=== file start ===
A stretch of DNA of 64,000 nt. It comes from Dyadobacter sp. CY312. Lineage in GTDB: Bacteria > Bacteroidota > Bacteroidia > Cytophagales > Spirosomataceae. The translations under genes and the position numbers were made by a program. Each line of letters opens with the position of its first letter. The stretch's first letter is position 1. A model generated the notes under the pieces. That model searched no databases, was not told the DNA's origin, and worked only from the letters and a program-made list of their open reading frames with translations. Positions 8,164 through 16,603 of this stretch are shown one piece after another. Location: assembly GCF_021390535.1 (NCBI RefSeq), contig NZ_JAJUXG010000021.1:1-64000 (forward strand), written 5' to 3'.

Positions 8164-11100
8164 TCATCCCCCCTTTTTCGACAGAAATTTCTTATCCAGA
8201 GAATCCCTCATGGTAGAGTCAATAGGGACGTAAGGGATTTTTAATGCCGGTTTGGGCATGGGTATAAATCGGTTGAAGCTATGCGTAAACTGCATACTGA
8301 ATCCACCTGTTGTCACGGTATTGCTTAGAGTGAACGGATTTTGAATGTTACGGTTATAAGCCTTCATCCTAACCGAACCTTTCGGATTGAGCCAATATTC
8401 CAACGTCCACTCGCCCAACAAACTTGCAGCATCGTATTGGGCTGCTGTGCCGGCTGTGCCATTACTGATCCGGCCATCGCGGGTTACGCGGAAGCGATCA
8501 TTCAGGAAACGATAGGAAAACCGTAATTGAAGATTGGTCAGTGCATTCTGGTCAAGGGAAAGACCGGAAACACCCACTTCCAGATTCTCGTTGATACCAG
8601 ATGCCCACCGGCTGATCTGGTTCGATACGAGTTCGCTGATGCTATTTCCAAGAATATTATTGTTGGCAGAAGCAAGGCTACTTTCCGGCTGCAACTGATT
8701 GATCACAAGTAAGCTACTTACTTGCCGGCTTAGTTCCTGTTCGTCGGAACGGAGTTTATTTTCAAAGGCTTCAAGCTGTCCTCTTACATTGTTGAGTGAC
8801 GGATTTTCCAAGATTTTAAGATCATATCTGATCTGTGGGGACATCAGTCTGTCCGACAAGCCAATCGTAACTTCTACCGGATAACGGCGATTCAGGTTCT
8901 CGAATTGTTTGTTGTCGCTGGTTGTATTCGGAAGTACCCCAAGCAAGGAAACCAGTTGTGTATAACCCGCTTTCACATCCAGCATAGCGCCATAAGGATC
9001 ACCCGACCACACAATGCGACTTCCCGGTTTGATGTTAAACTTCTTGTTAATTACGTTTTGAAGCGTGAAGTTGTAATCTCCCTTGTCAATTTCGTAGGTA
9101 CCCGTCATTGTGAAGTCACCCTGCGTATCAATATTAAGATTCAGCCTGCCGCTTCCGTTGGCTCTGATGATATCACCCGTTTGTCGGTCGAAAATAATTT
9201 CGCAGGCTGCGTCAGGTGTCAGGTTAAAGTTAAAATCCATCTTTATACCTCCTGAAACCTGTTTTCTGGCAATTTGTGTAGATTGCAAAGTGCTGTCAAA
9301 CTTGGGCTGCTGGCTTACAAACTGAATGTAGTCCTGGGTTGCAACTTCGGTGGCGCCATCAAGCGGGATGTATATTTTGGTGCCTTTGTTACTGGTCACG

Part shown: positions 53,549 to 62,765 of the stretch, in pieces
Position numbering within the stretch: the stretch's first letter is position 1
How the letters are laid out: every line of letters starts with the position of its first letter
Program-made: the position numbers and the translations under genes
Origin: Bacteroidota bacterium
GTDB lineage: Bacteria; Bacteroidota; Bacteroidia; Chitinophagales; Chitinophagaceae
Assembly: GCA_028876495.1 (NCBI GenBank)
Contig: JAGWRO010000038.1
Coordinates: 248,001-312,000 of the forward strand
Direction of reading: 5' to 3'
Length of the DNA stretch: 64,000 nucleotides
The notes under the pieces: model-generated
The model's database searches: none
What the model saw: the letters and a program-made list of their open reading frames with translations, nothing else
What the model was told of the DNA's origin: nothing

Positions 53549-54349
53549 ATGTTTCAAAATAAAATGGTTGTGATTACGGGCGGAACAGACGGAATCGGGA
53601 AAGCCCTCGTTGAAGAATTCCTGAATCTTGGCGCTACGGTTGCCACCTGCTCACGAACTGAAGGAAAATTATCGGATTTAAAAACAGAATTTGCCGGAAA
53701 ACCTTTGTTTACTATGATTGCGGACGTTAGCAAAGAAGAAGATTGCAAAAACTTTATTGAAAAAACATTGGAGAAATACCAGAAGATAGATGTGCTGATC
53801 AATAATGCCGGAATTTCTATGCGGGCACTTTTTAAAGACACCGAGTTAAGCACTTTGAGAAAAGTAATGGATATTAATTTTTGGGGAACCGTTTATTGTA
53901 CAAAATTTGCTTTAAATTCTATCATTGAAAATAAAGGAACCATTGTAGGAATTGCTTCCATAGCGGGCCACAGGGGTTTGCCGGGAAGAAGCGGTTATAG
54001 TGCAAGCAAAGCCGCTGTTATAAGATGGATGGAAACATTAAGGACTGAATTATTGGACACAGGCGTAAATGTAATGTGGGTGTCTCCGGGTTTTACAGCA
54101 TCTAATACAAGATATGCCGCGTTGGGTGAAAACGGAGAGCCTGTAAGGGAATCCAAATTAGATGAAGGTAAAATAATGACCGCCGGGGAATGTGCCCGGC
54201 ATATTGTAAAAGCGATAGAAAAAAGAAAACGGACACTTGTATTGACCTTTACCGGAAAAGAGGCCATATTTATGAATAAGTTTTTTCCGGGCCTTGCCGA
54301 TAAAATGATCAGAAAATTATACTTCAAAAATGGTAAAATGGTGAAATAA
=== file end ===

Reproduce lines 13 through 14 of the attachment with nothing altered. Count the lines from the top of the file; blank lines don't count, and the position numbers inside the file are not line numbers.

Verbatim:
9101 CCCGTCATTGTGAAGTCACCCTGCGTATCAATATTAAGATTCAGCCTGCCGCTTCCGTTGGCTCTGATGATATCACCCGTTTGTCGGTCGAAAATAATTT
9201 CGCAGGCTGCGTCAGGTGTCAGGTTAAAGTTAAAATCCATCTTTATACCTCCTGAAACCTGTTTTCTGGCAATTTGTGTAGATTGCAAAGTGCTGTCAAA